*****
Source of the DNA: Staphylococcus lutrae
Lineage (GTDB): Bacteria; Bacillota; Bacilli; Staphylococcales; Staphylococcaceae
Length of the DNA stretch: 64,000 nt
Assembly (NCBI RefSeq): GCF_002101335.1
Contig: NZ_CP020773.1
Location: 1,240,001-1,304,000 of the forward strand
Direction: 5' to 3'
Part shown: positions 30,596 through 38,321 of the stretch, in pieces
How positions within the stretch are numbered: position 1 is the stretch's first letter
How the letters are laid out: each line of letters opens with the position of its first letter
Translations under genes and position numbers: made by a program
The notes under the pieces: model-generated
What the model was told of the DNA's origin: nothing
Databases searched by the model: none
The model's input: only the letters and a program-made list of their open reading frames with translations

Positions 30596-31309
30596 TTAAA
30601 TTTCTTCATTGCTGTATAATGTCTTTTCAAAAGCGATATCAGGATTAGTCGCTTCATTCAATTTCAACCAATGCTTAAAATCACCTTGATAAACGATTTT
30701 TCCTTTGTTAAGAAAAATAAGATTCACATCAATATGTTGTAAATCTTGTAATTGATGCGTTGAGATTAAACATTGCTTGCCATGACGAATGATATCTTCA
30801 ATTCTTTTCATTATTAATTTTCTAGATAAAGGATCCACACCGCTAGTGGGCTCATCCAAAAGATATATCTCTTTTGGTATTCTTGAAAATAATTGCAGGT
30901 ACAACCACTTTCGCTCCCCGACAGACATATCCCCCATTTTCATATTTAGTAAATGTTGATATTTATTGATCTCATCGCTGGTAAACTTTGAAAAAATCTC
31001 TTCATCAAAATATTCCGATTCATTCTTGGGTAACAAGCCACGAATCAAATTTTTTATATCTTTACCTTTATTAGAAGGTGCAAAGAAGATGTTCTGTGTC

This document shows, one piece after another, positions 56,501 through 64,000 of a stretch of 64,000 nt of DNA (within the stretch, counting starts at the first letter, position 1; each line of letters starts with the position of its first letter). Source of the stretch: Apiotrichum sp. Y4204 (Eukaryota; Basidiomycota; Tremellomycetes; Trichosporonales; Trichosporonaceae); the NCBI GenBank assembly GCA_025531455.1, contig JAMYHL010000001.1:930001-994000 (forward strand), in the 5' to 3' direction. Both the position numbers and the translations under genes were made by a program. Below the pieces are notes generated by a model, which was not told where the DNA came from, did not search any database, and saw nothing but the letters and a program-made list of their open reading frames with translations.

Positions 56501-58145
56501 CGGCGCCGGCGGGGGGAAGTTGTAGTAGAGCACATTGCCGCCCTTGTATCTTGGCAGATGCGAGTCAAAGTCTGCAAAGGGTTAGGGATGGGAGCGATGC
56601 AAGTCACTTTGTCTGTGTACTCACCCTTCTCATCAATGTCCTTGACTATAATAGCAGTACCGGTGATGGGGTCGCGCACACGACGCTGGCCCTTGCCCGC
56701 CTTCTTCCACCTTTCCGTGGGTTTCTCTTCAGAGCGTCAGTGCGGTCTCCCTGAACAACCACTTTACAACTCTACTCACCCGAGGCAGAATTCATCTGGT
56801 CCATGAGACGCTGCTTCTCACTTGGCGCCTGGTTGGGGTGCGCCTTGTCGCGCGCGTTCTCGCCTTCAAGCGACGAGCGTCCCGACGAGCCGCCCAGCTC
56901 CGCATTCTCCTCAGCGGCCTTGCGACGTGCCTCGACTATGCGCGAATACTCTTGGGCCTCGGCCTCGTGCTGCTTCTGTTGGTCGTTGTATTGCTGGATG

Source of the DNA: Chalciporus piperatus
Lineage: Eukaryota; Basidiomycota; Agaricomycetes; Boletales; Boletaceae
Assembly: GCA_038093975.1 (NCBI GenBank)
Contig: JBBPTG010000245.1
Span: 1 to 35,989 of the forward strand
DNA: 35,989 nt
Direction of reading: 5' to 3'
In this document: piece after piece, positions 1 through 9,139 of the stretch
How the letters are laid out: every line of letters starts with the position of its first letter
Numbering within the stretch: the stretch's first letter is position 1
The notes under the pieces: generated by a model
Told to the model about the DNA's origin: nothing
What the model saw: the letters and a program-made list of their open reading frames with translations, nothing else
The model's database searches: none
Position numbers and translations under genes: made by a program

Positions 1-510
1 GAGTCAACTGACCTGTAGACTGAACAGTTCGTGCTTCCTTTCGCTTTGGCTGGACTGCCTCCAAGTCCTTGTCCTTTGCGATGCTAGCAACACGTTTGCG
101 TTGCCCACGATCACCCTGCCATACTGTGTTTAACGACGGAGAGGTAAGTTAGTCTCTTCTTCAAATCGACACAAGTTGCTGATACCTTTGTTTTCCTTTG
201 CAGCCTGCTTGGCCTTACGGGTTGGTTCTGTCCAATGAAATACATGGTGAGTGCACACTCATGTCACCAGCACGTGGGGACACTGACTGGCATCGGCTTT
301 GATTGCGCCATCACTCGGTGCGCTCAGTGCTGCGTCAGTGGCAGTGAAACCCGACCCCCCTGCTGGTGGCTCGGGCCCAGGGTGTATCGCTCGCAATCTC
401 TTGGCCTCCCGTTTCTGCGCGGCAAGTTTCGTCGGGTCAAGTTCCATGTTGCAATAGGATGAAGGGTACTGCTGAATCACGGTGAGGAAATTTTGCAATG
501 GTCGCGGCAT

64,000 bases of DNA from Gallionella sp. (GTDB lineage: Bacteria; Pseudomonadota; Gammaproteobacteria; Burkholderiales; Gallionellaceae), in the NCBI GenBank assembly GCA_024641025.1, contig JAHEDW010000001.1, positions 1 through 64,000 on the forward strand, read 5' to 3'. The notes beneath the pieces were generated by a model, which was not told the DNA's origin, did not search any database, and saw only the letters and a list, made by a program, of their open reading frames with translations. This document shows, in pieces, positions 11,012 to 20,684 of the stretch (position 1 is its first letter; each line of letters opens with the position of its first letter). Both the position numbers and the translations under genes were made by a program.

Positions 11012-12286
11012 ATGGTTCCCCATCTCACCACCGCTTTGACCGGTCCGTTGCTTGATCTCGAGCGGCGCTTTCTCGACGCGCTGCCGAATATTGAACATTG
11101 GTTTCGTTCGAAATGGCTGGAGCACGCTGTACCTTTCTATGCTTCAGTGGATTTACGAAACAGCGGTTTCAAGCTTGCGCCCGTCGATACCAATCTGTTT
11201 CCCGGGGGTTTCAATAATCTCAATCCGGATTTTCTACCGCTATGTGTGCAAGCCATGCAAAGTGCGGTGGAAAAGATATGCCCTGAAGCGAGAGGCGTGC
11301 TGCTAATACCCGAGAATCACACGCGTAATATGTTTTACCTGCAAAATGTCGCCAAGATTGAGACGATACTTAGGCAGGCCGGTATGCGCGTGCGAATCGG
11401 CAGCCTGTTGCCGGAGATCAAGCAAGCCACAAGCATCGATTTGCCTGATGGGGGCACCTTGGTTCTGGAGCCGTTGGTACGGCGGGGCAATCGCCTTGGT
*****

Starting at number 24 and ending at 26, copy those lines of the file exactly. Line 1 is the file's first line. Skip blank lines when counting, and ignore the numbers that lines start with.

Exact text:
Positions 56501-58145
56501 CGGCGCCGGCGGGGGGAAGTTGTAGTAGAGCACATTGCCGCCCTTGTATCTTGGCAGATGCGAGTCAAAGTCTGCAAAGGGTTAGGGATGGGAGCGATGC
56601 AAGTCACTTTGTCTGTGTACTCACCCTTCTCATCAATGTCCTTGACTATAATAGCAGTACCGGTGATGGGGTCGCGCACACGACGCTGGCCCTTGCCCGC